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on April 26, 2011
Emmylou Harris has many admirers, but my wife and I may be the only ones who chose our wedding date based on her tour schedule. It wasn't that we were following her around like a couple of Deadheads --- we wanted Buddy Miller, then her lead guitarist, and his wife Julie to give a mini-concert for the guests at our wedding.

We spent just enough time with the Millers that weekend to grill them about Emmylou. They had no dish --- really, they had almost nothing to say about her. And they explained why: Emmylou Harris is an unspeakably nice person.

Her twitches are minor: baseball, her dogs, and if there's a third one, I've forgotten it. After three marriages, she lives in Nashville with her mother and brother. She has a shelter for rescued dogs in her yard.

Her career reads equally saintly. Over 40 years and 25 records and a dozen Grammys, she's followed her instincts, and, in the process, avoided sudden spikes and tumbles. She has graced hundreds of records as a celestial back-up singer and duet partner. The verdict is generous: There are, a critic has said, no bad Emmylou Harris records --- only good ones and better ones.

"Hard Bargain" is one of the better ones. Recorded in just a month with only three musicians, its first distinction is that Emmylou wrote 11 of the 13 songs. This is unusual --- it's only the third release on which she's been the dominant writer. The second distinction is that she's 64 now, and, like a lot of people who have hit their sixties, she can't quite grasp where the time went. And why people who have been important to her --- Gram Parsons and Kate McGarrigle, most prominently --- can be located only in memory.

This is a CD of deep feeling: sad memory, deep loss, specific regret. But it's not self-indulgent or maudlin --- if anything, the music is unusually jaunty. Very much like the new Paul Simon CD. And like Simon, she's reached a place where she can see far and she can see wide --- without trading sharp observation or wry insight for boomer platitude.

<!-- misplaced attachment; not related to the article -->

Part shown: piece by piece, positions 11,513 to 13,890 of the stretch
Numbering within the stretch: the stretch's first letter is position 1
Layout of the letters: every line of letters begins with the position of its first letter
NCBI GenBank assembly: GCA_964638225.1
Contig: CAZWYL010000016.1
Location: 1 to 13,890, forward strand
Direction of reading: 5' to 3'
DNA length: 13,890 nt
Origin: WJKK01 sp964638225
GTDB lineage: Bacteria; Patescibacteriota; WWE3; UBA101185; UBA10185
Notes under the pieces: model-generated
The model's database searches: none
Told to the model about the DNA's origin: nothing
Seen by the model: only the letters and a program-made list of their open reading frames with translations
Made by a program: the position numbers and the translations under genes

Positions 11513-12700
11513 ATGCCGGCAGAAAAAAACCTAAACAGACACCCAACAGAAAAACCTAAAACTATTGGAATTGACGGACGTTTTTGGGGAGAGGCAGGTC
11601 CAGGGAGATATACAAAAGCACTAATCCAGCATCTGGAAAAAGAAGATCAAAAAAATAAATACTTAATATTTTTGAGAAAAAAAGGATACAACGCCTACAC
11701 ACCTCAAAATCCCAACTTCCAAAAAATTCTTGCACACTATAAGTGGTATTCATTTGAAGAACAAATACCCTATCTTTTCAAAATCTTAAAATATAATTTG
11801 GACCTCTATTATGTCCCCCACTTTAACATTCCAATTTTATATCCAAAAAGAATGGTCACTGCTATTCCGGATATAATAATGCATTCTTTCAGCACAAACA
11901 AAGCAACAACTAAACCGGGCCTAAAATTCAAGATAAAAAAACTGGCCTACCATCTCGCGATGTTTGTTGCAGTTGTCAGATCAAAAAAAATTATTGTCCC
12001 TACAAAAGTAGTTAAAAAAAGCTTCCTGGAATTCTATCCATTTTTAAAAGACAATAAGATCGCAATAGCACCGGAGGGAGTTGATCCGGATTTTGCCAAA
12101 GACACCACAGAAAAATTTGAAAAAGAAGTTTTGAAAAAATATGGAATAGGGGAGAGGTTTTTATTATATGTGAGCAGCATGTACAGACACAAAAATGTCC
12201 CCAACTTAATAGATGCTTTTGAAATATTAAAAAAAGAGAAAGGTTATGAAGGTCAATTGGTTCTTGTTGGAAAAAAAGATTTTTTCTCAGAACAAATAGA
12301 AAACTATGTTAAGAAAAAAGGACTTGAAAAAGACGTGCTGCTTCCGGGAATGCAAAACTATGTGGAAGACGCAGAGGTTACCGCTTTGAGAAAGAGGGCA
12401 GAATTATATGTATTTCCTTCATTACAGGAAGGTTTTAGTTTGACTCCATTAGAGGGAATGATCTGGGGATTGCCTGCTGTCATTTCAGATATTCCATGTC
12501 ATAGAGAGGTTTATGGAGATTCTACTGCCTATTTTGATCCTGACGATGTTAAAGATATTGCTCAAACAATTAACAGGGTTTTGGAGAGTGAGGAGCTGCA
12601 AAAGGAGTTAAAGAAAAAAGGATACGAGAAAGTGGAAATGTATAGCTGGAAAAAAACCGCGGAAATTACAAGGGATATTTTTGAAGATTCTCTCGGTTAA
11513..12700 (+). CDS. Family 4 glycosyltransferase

It's tricky to interview an icon. Fame at that level is a shield; you can't get in, she can't get out. It's tough enough with actors. It's much tougher with an Emmylou Harris, because everything about her --- that crystalline voice, that forever gray hair --- suggests that she's some kind of living saint. When we chatted on the phone, that seemed like a good place to start.

Jesse Kornbluth: I've been listening to you --- and reading about you --- for decades, and it occurred to me: I know nothing about you that you don't want me to know. How have you achieved that? A flawless life? Or total discretion?

Emmylou Harris: A flawless life, absolutely. The only time I ever appeared in the Enquirer was for a piece about people who let their hair grow gray. I guess I'm not much of a wild child.

JK: Buddy Miller says that he feels what he plays is "country" and that stuff they play on the radio is "alternative." Given that he was your guitarist, on and off, for a decade, it's no stretch to say that applies equally to you. Where are you with country music and/or Nashville?

EH: I'm nowhere with country music. I don't hear much of it, so I shouldn't venture an opinion, but when it finds me, it seems formulaic. I don't hear anyone who moves me like George Jones or Bill Monroe. The country that you hear on the radio, it feels poppy but without the originality of pop.

JK: Do you miss your country years?

EH: I had my run. It served me well. Country taught me how to sing, it put me on a path. But I was never going to be locked into a formula. I don't want to be considered a current country artist.

JK: Still, you live in Nashville. Go out much?

EH: I'm going out tonight to present an award to Kris Kristofferson and see a free movie.

JK: What about tomorrow night?

EH: Normally I don't go out. I run a dog rescue shelter.

JK: Topic change: your new CD. On which you do your own backup vocals. Is this a first?

EH: No, but I've never sung backup on all the songs before.

JK: Musically, is it more of a challenge?

EH: As an experience, it's easier to harmonize with yourself than with others. But I still judge it by the same standards --- if I didn't sound good or we needed a different color, we'd bring someone in.

JK: You've spoken of going from gig to gig on your bus: "I'm like a trench soldier, I've been out there on the bus." After all these years, do you ever look at rock stars and think, "I'd kill for their plane?"

EH: I love the bus! You can spread out. You have your books. You can sleep when you want, have company when you feel like it. And you can take your dogs. I wish I'd realized that earlier --- it's only in the last 15 years that I've taken them with me on the bus. They're such a joy --- they keep you in the present.